This month, our Twitter book club voted to read Isabel Wilkerson's The Warmth of Other Suns, which narrates mass migration of six million blacks away from segregation and Jim Crow into America's major cities.
Writing in the New Yorker, Jill Lepore points out that we tend to remember the migrations that people shout about: "It was bigger than the Gold Rush. It was bigger than the Dust Bowl Okies. Before the Great Migration, ninety per cent of all blacks in the United States lived in the South; after it, forty-seven per cent lived someplace else." Wilkerson calls it “the biggest underreported story of the twentieth century.”
How do you tell the story of six million people? Wilkerson interviewed more than 1,200 people to find three who migrated at different decades to different cities. Ida Mae Gladney and her husband leave Mississippi sharecropping to settle in Chicago after a cousin is almost beaten to death. George Swanson Starling, high-school valedictorian and orange picker, leaves Florida for New York when he hears that his labor organizing has put him in danger of lynching. Robert Joseph Pershing Foster, who trained as a surgeon at a prestigious black college, leaves Louisiana to establish a successful practice in Los Angeles.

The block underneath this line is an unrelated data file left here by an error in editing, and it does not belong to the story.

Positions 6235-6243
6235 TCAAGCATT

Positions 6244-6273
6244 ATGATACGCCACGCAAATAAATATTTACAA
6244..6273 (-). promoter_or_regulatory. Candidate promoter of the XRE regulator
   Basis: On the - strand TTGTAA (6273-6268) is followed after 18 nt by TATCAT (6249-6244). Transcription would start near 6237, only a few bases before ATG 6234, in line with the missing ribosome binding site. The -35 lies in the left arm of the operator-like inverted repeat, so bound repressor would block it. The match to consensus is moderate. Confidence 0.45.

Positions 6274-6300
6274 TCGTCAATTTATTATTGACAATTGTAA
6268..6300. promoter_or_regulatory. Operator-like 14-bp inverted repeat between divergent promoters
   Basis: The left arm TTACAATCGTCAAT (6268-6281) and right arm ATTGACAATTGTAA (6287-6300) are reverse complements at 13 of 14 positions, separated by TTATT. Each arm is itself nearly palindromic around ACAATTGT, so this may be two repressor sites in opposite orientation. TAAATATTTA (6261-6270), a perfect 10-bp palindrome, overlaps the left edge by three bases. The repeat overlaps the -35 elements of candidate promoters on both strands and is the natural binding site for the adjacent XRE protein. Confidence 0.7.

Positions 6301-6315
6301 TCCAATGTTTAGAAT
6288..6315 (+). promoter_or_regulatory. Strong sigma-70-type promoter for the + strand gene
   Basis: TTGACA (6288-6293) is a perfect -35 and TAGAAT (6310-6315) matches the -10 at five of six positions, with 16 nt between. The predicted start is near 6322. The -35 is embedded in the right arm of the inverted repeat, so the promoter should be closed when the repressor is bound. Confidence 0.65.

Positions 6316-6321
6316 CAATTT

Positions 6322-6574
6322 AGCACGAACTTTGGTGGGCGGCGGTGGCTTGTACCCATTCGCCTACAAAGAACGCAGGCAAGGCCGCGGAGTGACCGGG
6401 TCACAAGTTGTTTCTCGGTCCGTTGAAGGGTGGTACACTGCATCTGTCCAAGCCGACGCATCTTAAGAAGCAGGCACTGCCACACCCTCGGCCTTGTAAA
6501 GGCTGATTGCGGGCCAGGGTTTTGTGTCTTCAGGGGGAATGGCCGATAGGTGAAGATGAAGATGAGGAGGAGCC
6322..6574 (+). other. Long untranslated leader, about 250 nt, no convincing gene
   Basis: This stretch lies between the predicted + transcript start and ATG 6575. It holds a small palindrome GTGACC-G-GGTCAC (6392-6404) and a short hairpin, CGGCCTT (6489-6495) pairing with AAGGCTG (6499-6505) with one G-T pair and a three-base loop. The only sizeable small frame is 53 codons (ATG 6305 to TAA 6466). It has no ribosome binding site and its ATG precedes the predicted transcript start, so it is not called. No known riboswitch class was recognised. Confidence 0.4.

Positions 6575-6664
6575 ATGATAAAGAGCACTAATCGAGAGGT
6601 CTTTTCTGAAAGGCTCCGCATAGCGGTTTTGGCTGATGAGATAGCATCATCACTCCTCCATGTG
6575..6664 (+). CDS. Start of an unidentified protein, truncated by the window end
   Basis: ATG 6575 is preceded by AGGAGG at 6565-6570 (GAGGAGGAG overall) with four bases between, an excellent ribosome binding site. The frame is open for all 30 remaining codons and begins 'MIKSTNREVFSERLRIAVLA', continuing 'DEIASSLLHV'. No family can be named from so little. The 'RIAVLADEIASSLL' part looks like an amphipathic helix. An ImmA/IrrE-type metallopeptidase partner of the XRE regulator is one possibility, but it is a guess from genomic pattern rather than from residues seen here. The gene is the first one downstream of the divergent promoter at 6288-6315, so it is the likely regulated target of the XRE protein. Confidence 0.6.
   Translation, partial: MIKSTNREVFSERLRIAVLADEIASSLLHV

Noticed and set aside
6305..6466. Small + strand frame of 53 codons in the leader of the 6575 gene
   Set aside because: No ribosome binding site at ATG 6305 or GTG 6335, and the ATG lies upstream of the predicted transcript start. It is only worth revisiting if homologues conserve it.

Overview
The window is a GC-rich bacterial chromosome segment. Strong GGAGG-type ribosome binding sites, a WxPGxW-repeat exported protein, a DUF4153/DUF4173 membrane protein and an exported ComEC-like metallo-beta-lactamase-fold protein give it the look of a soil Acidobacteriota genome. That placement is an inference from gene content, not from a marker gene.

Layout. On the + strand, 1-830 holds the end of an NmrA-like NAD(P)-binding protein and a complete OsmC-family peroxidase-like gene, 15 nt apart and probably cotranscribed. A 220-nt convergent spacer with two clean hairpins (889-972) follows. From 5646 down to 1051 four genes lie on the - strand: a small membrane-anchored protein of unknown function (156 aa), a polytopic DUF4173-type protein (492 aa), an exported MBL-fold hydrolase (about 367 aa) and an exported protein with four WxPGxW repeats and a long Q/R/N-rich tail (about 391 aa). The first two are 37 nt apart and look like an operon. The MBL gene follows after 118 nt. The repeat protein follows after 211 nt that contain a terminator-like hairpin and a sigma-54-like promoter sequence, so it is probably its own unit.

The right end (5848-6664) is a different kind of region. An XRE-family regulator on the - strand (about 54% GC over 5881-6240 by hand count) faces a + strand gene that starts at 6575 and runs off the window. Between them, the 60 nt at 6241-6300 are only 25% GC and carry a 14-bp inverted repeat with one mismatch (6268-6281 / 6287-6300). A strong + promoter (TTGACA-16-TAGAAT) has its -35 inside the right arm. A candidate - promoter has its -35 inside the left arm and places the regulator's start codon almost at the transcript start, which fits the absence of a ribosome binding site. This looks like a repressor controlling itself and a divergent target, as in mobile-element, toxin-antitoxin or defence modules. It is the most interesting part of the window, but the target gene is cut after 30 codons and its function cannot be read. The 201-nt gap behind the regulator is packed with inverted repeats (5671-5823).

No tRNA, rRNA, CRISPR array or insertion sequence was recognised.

Jill Lepore calls this a "deeply affecting, finely crafted and heroic book." Reading ahead, I agree. These personal stories of migration invite us to learn and rethink the issues of the Great Migration with personal empathy.
The Warmth of Other Suns has accumulated an astonishing number of awards, including the National Book Critics Circle Award, and was one of the New York Times' Top 10 books for 2010. It's also the 2013-2014 selection for One Book One Chicago, where the city is organising a year of community learning events centered around the book.
Joining our Twitter book club is easy. Find a copy of The Warmth of Other Suns, follow us at @1book140, and tweet to join the conversation so we know that you're reading along. To avoid spoilers, we spread the conversation across one hashtag per week. Follow each week's hashtag to see the conversation at that point in the book.